Valeria Sinkeviciute
Table of contents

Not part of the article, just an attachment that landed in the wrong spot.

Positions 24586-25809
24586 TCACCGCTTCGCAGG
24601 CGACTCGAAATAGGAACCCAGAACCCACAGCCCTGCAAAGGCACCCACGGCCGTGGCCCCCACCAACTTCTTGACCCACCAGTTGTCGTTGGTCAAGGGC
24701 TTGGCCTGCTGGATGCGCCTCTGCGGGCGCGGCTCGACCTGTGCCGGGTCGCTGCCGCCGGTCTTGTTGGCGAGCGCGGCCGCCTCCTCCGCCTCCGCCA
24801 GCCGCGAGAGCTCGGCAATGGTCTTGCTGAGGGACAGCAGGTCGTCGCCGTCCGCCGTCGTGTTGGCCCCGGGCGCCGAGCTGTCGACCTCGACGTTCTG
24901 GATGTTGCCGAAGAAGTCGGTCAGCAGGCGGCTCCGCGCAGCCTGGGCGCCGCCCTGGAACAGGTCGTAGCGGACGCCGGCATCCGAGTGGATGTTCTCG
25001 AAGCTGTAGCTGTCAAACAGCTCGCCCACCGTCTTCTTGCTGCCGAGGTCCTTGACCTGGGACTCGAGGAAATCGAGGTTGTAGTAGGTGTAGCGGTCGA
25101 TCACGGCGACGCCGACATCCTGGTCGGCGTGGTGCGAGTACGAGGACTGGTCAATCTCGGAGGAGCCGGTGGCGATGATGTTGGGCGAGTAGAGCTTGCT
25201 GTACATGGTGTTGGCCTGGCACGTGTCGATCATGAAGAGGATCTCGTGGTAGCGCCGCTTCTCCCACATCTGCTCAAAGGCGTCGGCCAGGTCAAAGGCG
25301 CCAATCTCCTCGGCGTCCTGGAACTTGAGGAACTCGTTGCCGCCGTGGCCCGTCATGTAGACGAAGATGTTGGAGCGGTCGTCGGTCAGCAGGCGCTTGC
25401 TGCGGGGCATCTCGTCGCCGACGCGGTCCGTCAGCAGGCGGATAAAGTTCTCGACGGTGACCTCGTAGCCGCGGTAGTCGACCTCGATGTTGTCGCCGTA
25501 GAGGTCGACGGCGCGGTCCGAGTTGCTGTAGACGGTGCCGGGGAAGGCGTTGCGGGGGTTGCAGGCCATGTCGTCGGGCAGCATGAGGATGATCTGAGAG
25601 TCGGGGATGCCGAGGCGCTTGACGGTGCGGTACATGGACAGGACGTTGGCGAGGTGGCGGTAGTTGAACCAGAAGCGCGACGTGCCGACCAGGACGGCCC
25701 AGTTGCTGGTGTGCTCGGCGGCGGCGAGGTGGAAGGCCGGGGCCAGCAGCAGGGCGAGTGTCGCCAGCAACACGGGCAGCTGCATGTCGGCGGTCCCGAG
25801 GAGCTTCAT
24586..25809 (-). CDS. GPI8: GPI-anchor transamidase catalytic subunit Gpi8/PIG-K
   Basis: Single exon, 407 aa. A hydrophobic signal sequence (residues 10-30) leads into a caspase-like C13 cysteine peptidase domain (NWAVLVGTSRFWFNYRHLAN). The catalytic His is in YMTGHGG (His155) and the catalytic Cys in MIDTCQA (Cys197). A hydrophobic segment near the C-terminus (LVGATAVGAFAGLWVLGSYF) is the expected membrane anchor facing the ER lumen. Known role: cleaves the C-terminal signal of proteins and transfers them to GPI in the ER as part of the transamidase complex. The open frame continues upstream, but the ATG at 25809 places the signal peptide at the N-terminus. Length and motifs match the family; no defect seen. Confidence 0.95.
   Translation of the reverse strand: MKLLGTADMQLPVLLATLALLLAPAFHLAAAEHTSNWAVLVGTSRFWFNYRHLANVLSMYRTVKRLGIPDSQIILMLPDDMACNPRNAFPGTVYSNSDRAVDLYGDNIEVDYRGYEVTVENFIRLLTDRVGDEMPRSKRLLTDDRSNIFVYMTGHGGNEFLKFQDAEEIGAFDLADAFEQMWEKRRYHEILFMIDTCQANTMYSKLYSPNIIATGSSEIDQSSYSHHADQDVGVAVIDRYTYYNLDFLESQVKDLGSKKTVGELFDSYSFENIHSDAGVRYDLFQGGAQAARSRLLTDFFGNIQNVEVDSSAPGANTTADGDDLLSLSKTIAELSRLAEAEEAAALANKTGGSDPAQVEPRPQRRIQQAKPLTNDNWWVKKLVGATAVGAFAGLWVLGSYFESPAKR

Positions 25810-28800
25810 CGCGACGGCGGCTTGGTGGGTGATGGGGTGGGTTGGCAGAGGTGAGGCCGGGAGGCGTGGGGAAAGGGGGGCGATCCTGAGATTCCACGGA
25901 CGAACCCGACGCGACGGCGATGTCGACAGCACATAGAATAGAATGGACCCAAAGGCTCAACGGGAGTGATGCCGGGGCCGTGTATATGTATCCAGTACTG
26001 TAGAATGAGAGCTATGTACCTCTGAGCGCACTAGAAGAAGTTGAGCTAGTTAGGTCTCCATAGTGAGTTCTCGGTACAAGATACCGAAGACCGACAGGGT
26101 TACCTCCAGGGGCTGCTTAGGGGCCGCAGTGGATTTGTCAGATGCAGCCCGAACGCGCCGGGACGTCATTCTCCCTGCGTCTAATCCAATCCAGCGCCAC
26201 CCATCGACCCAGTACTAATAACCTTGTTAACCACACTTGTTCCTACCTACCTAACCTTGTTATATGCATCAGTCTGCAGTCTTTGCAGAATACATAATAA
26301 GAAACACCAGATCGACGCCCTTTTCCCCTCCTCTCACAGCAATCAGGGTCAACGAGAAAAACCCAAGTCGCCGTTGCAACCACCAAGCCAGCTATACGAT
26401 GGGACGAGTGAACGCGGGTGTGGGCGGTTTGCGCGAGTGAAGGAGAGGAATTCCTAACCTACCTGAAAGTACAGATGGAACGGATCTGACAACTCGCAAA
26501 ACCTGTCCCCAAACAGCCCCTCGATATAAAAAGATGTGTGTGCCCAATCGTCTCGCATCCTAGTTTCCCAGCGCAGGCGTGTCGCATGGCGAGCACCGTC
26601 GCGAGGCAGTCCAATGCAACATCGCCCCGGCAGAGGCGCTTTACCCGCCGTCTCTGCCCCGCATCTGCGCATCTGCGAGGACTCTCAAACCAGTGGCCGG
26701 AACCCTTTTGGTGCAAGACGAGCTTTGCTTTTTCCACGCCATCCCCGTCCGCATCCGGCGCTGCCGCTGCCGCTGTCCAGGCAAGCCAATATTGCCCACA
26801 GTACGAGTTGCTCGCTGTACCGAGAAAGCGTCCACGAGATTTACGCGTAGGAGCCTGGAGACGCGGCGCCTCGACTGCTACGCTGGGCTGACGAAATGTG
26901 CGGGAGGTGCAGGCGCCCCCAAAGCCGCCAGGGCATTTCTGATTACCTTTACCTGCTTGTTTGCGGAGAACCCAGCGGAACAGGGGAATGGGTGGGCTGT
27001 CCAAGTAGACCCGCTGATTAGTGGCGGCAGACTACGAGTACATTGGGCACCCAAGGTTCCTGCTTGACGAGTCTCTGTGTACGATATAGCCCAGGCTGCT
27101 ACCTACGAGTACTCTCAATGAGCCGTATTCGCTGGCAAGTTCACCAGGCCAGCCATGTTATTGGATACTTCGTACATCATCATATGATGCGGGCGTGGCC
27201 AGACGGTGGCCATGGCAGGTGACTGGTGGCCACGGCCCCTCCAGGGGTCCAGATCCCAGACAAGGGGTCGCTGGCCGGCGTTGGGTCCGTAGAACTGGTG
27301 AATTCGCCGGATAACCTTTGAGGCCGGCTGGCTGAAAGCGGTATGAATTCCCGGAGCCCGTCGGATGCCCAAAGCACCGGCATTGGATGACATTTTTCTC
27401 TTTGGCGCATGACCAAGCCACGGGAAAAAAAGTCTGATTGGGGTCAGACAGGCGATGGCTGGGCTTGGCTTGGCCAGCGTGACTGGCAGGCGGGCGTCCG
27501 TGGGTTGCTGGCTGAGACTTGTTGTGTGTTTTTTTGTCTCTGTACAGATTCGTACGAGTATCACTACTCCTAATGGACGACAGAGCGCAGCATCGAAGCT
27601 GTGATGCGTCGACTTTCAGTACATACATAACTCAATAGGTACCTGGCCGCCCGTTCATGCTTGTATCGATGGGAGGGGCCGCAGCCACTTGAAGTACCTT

In the field of humour research and, more specifically, in research on conversational humour in pragmatics, teasing has been the most extensively studied type of humorous behaviour. This is not surprising, as teasing – an umbrella term for potentially offensive but jocular interactional practices – is a ubiquitous and recognisable interactional practice across different cultural contexts. Nevertheless, due to its complex double-edged sword nature, it is a rather paradoxical phenomenon. This can be seen in numerous studies that attempt to determine what constitutes teasing in conversation (it captures a range of diverse practices) and to explore a variety of emic (laymen) conceptualisations of teasing in different languages.

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